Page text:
Court name
HC: Civil Division (Uganda)
Judgment date
5 July 2019

The Commissioner Customs, Uganda Revenue Authority v Sentongo Robert (Miscellaneous Application-2018/175) [2019] UGHCCD 135 (05 July 2019);

Cite this case
[2019] UGHCCD 135
Coram
Ssekaana, J

THE REPUBLIC OF UGANDA

IN THE HIGH COURT OF UGANDA

(CIVIL DIVISION)

MISCELLANEOUS  APPLICATION NO. 725 OF 2018

(ARISING OUT OF CIVIL APPEAL NO. 125 OF 2016)

 

THE COMMISSIONER CUSTOMS,

UGANDA REVENUE AUTHORITY---------------------------------------- APPLICANT

VERSUS

SENTONGO ROBERT……….………………………….………….. RESPONDENT

 

BEFORE HON. JUSTICE SSEKAANA MUSA

RULING

This is an application for Civil Appeal No. 125 of 2016 be reinstated and decided on merit against a dismissal order for non-appearance delivered against the applicants on the 18th day of October 2018 brought under Section 98 of the Civil Procedure Act , Section 33 of the Judicature Act and Order 52 of the Civil Procedure Rules.

The respondent filed an affidavit in reply opposing the said application on 06th May 2019.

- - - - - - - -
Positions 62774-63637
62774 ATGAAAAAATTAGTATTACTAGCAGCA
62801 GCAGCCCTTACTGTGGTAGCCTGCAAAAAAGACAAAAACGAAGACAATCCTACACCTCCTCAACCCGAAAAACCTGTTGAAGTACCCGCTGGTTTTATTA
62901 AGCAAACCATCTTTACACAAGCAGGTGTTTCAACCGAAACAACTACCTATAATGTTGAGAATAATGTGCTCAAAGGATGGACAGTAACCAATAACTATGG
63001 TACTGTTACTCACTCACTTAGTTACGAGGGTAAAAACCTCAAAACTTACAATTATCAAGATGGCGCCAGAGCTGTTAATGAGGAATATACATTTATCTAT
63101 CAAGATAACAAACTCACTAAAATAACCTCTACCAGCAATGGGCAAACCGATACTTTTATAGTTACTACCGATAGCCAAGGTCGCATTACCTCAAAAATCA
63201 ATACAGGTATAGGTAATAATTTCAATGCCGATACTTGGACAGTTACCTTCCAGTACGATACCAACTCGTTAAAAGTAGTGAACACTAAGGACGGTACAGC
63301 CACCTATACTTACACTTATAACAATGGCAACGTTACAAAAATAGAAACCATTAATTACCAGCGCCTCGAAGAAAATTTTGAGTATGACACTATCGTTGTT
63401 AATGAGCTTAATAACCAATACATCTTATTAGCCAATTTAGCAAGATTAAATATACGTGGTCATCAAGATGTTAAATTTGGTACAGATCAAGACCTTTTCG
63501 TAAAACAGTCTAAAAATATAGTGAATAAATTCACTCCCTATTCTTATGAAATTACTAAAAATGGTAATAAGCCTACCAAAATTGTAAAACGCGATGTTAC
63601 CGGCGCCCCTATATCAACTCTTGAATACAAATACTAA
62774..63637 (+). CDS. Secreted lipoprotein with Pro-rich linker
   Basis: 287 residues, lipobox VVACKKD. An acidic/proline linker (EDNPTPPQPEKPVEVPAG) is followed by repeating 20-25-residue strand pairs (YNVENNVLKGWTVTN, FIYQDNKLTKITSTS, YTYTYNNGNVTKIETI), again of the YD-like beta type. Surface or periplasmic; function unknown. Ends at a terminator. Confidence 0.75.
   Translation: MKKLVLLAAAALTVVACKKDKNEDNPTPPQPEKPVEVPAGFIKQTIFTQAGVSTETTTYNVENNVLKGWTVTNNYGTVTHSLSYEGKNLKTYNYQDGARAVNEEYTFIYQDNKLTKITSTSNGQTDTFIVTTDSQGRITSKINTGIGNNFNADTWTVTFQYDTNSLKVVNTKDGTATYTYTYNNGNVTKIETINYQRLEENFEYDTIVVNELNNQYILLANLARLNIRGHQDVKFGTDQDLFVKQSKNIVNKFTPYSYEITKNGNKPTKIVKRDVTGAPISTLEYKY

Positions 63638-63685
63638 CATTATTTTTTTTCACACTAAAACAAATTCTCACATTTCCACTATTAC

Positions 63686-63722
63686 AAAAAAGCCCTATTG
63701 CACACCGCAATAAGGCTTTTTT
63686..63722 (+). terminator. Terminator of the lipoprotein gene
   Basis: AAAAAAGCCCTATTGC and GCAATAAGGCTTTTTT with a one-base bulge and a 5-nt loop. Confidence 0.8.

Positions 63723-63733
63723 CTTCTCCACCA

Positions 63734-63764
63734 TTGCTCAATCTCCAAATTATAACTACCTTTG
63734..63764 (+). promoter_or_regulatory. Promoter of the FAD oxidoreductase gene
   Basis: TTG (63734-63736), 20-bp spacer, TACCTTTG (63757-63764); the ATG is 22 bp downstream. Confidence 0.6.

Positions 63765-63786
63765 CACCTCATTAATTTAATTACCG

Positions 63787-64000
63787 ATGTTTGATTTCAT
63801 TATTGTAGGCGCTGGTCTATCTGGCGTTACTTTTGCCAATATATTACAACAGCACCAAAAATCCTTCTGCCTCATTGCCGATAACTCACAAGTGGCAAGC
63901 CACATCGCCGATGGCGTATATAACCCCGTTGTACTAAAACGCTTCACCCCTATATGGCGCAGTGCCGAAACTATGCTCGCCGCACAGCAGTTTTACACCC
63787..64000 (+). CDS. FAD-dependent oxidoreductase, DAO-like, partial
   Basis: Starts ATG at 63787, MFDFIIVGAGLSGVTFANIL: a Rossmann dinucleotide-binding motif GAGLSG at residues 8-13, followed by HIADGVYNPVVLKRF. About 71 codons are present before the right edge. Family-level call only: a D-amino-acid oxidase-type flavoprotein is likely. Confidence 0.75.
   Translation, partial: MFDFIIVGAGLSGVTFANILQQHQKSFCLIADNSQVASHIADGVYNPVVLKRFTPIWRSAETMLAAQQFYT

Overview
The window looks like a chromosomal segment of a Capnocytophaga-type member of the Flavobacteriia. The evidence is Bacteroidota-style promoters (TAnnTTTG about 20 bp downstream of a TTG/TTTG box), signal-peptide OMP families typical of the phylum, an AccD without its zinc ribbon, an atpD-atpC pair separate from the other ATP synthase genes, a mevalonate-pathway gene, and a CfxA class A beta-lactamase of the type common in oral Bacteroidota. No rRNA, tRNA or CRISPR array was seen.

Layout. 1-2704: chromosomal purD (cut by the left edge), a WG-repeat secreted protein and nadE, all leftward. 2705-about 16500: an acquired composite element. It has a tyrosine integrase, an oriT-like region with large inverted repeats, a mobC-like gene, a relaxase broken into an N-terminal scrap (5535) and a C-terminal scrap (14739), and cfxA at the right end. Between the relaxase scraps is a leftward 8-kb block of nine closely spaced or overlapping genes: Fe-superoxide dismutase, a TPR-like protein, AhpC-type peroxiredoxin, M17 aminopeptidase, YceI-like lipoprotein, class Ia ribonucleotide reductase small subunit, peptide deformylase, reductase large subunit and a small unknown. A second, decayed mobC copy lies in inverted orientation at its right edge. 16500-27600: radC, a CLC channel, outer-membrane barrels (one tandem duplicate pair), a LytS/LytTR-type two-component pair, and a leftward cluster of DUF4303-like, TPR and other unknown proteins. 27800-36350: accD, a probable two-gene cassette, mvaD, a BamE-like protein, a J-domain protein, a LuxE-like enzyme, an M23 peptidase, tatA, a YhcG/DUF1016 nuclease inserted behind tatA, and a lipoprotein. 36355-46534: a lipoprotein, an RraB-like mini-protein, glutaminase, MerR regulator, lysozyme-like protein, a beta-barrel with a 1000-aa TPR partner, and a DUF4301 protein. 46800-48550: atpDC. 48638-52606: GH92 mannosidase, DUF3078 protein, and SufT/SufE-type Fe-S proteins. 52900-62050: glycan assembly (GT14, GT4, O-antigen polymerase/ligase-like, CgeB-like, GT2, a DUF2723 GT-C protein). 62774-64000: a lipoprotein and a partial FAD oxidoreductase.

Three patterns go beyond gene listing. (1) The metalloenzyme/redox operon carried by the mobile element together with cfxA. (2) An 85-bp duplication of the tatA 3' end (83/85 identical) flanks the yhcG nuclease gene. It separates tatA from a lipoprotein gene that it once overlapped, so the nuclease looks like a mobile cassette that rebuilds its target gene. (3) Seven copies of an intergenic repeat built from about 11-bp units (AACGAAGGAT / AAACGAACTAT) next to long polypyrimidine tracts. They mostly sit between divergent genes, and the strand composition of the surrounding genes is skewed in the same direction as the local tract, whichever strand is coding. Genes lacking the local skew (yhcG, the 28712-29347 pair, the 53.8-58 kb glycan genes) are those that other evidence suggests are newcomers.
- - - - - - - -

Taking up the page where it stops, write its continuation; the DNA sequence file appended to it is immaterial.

The applicants were represented by Tonny Kalungi and the respondent was represented by Belinda Nakiganda. In the interest of time court directed the counsel for both parties to file written submissions.

The main ground for this application is that the applicant was on 18th October 2018 prevented by sufficient cause to appear and prosecute the appeal as he was appearing in the Court of Appeal.

The respondent opposed the application on the main basis that the appeal process and procedure was not followed and thus the application to reinstate has no basis in law.

That the hearing date was obtained by both counsel a month prior to the hearing and the Legal department is not a one person department and the applicant has not set out sufficient grounds.

The respondent has raised an issue of competency of the said appeal that the applicant wants to reinstate. The applicant initiated the appeal by way of a Notice of Appeal filed on 28th January 2016 in Chief Magistrates Court of Nakawa at Nakawa and the same was served on the respondent’s counsel on 1st February 2016.